Amazon.com, Inc. (AMZN): Insiders Aren’t Crazy About It

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Amazon.com, Inc. (NASDAQ:AMZN) investors should pay attention to an increase in support from the world's most elite money managers of late.

Amazon.com, Inc. (NASDAQ:AMZN)If you'd ask most stock holders, hedge funds are perceived as slow, old investment tools of yesteryear. While there are greater than 8000 funds with their doors open today, we at Insider Monkey hone in on the leaders of this club, about 450 funds. It is estimated that this group controls the majority of all hedge funds' total capital, and by keeping an eye on their best picks, we have spotted a few investment strategies that have historically outpaced the S&P 500 index. Our small-cap hedge fund strategy outperformed the S&P 500 index by 18 percentage points per annum for a decade in our back tests, and since we've started sharing our picks with our subscribers at the end of August 2012, we have topped the S&P 500 index by 24 percentage points in 7 months (see all of our picks from August).

Equally as integral, positive insider trading sentiment is a second way to break down the financial markets. Just as you'd expect, there are many incentives for a bullish insider to cut shares of his or her company, but only one, very clear reason why they would buy. Plenty of academic studies have demonstrated the useful potential of this tactic if shareholders know where to look (learn more here).

With all of this in mind, we're going to take a glance at the key action regarding Amazon.com, Inc. (NASDAQ:AMZN).

What have hedge funds been doing with Amazon.com, Inc. (NASDAQ:AMZN)?

At the end of the first quarter, a total of 70 of the hedge funds we track were bullish in this stock, a change of 9% from one quarter earlier. With hedgies' capital changing hands, there exists a few notable hedge fund managers who were increasing their holdings significantly.

Of the funds we track, Fisher Asset Management, managed by Ken Fisher, holds the largest position in Amazon.com, Inc. (NASDAQ:AMZN). Fisher Asset Management has a $640.2 million position in the stock, comprising 1.7% of its 13F portfolio. Coming in second is Paul Ruddock and Steve Heinz of Lansdowne Partners, with a $496.2 million position; the fund has 6.8% of its 13F portfolio invested in the stock. Other hedgies that hold long positions include Chase Coleman and Feroz Dewan's Tiger Global Management LLC, Steven Cohen's SAC Capital Advisors and Rob Citrone's Discovery Capital Management.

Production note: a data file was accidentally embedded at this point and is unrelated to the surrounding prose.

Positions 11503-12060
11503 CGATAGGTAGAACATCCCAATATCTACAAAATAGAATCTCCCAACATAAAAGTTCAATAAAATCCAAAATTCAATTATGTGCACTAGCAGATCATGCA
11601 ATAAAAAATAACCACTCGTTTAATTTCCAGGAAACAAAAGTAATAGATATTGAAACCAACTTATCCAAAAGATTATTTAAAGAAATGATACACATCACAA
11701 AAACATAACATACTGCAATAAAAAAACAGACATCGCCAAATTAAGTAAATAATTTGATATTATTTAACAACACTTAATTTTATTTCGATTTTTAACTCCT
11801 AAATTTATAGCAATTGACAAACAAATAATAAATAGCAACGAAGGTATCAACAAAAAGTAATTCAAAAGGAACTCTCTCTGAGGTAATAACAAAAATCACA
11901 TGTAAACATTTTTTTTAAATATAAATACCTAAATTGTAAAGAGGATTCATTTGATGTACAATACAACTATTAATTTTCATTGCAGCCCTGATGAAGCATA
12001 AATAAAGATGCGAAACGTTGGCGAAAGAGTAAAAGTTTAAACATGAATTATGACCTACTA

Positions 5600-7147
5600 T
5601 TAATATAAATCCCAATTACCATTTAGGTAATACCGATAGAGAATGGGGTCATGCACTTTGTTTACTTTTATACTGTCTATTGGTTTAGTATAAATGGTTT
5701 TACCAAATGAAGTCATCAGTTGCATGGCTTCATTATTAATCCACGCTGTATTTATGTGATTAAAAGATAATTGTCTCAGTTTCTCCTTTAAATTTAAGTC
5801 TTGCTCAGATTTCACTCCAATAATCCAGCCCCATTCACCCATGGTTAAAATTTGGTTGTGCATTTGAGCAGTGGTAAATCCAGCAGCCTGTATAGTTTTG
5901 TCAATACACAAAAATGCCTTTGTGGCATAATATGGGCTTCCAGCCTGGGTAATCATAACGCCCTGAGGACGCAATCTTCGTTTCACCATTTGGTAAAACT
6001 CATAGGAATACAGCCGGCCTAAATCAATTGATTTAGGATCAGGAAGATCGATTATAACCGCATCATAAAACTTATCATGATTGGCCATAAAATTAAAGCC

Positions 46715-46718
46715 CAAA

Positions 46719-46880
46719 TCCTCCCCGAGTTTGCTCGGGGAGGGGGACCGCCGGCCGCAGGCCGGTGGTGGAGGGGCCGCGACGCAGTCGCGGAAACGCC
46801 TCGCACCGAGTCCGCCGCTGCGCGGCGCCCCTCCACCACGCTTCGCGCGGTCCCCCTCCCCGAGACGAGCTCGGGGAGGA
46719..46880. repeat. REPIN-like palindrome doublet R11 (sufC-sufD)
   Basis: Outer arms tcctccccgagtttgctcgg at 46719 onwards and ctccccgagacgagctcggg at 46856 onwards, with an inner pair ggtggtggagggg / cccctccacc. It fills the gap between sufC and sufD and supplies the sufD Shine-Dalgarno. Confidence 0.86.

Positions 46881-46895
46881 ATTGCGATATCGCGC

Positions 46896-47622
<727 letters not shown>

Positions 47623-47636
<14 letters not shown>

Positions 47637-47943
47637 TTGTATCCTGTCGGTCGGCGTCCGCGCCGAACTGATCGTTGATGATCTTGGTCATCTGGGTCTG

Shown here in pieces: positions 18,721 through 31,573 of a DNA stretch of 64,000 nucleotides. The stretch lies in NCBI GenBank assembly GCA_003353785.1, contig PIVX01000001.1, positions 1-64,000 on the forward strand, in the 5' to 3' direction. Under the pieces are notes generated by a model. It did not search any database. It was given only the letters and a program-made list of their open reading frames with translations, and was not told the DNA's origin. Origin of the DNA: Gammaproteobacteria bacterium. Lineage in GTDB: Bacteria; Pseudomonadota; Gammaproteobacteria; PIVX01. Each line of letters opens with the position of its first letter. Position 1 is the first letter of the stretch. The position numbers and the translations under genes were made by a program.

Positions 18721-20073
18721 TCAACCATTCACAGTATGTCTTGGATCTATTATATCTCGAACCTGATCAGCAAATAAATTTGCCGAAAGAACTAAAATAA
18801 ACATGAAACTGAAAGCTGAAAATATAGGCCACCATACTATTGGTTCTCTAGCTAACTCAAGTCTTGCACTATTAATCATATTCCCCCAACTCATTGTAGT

As industrywide interest jumped, some big names were breaking ground themselves. Scout Capital Management, managed by James Crichton and Adam Weiss, assembled the biggest position in Amazon.com, Inc. (NASDAQ:AMZN). Scout Capital Management had 199.9 million invested in the company at the end of the quarter. Donald Chiboucis's Columbus Circle Investors also initiated a $103.3 million position during the quarter. The other funds with brand new AMZN positions are Daniel Benton's Andor Capital Management, John Wu's Sureview Capital, and John Burbank's Passport Capital.

What do corporate executives and insiders think about Amazon.com, Inc. (NASDAQ:AMZN)?

Insider purchases made by high-level executives is most useful when the company in focus has experienced transactions within the past half-year. Over the last 180-day time frame, Amazon.com, Inc. (NASDAQ:AMZN) has experienced zero unique insiders buying, and 13 insider sales (see the details of insider trades here).

Let's check out hedge fund and insider activity in other stocks similar to Amazon.com, Inc. (NASDAQ:AMZN). These stocks are PC Connection, Inc. (NASDAQ:PCCC), Liquidity Services, Inc. (NASDAQ:LQDT), Mercadolibre Inc (NASDAQ:MELI), Liberty Interactive (Interactive group) (NASDAQ:LINTA), and eBay Inc (NASDAQ:EBAY). This group of stocks are the members of the catalog & mail order houses industry and their market caps resemble AMZN's market cap.

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